by Kristin Todd Stires
Although it was several decades ago, Stu Solomon still remembers his first Baylor experience.
“We were living in Lampasas, Texas,” he said. “I was in third grade and attended my first football game, which happened to be at Baylor. It was a Baylor versus SMU game. Baylor didn’t win, but it did give me a good introduction to the university.”
While the game left an impression on Solomon, he learned more about Baylor from his older brother and later enrolled due to the university’s culture and Christian environment. After graduating with a BBA in Finance and Management Information Systems and earning an MBA, Solomon joined Arthur Andersen’s consulting division, which became Andersen Consulting and eventually Accenture. He now oversees 4,300 employees in the metropolitan Washington, D.C., region.
“Accenture is a great place to grow a career,” he said. “While I’ve been with the same company since leaving Baylor, I have had the pleasure of serving clients in a number of different industries including financial services, public service, high tech, communication, utilities, consumer products and healthcare.”
Solomon started his career on the West Coast in California (he’s originally from Santa Monica), and then began working with clients on the East Coast. He and his family relocated to Virginia in 1999.
“One of the great things about where we live now is that Washington sits at the crossroads of industry and public service—the commercial world and the government world,” he said. “It’s a great place to work and participate in the community.”
And Accenture places an emphasis on serving the community through one of its core values: stewardship. Solomon is actively involved with expanding the company’s corporate citizenship programs and launched the company’s annual “Day of Service” five years ago at the D.C. location.
“Accenture hires people that are wired to give back to the community in addition to serving our clients,” he said. “That’s one of the things I love about working at this company—the nature and caliber of our people. Our 4,300 metro area employees participate in about 100 community service projects with our annual Day of Service, whether they are painting a school or helping a nonprofit install a computer network. Many of them already volunteer throughout the year, but this is a concentrated effort to give back. It’s energizing and has rippled out to other locations as well.”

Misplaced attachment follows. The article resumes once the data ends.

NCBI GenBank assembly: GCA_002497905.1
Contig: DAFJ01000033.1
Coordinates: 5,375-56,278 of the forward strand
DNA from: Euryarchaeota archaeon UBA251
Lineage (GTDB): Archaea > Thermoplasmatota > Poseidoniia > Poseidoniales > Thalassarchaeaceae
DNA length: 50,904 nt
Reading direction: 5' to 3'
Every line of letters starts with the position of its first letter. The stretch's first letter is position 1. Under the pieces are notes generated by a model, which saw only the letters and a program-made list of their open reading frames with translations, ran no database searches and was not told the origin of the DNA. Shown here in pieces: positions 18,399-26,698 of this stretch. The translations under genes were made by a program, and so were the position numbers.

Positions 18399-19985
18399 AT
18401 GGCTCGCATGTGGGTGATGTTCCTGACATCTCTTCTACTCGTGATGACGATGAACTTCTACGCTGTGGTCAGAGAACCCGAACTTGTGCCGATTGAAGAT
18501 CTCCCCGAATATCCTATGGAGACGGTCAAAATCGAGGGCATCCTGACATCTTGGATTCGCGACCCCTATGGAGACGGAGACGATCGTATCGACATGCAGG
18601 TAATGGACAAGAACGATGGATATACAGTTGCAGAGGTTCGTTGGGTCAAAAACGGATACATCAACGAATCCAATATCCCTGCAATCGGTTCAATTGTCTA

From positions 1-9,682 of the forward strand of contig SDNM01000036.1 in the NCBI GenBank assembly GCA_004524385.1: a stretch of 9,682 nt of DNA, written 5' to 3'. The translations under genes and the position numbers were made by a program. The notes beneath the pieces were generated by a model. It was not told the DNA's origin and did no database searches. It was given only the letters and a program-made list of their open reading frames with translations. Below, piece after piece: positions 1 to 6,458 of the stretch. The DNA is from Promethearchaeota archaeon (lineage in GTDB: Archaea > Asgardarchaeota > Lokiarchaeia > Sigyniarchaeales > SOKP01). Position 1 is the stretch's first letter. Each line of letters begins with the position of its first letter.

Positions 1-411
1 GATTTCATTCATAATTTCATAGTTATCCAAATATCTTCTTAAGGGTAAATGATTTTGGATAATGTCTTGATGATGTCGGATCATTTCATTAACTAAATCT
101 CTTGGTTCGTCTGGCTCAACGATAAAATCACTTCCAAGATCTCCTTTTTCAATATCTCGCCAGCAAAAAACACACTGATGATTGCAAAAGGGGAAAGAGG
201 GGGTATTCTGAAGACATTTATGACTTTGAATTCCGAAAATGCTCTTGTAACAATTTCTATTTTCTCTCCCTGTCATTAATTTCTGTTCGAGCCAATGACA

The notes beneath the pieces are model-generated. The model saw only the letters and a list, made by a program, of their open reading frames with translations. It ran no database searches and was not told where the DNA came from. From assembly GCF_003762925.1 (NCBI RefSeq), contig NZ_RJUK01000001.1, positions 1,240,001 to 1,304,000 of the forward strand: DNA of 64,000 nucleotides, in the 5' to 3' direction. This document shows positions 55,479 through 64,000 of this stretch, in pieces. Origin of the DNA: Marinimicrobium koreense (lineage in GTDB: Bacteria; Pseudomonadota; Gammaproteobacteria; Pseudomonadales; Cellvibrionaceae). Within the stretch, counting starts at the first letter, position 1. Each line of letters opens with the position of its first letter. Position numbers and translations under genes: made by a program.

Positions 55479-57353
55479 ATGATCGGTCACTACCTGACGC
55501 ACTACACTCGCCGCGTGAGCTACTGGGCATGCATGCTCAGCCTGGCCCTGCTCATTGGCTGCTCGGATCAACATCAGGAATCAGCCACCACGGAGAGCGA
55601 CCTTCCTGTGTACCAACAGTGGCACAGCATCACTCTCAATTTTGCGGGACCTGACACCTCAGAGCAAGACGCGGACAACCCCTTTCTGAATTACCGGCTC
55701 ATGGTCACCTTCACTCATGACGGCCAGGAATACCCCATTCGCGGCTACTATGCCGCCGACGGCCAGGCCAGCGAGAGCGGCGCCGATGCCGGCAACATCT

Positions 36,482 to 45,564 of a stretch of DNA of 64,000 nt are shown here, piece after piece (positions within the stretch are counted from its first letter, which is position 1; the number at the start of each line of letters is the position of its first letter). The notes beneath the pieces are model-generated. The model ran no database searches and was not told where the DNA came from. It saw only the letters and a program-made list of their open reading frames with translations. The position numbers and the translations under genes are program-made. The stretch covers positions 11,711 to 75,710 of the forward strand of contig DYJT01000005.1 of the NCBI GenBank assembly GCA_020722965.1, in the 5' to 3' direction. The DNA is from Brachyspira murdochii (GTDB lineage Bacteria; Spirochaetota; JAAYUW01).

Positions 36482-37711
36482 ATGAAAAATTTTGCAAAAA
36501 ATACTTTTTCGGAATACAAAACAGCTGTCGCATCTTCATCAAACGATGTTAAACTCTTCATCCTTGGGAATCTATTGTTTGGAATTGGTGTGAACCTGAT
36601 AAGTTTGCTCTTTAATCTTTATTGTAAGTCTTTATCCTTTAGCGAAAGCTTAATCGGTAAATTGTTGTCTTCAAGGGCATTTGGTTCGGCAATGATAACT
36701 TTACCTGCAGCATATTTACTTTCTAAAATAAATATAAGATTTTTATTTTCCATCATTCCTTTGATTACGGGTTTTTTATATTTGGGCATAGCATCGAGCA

Although companies grapple with a number of challenges today—globalization, environmental issues, technological advancements—Solomon believes they should make an “intentional effort” towards dramatically improving education and our communities.
“Most Americans in my generation were raised in a very capitalistic environment and focused on climbing the corporate ladder,” he said. “Companies need to be better stewards of their communities. Not just because it’s the right thing to do but because of the positive results it brings to the community, which is where their workforce and customers are located. Additionally, we need to focus on education at the K-12 levels in order for our workforce to compete on a global scale. The awareness of the problem exists, but it needs to turn into action.”
Solomon has kept ties to Baylor through his support of the university and serving as a member of the Hankamer School of Business Advisory Board. He and his wife of 27 years, Gina, whom he met freshman year at Baylor, were honored as Baylor’s 2012 Parents of the Year—daughter Melissa graduated in December 2012, and Michelle (senior) and Jeffrey (sophomore) are current students. Solomon also couldn’t be happier that RG3 made his way to the Redskins. In fact, he believes “Sic ‘em Skins!” is a fitting motto for all Baylor alumni!
“Baylor is revitalizing our nation’s capital through RG3,” he said. “Seriously, he is a great example of a committed, high-performing leader that lifts those around him. Whatever you do, do it heartily. Be an ‘RG3’ in your area of expertise, live your life with principles, and your service will be useful to transforming the lives around you.”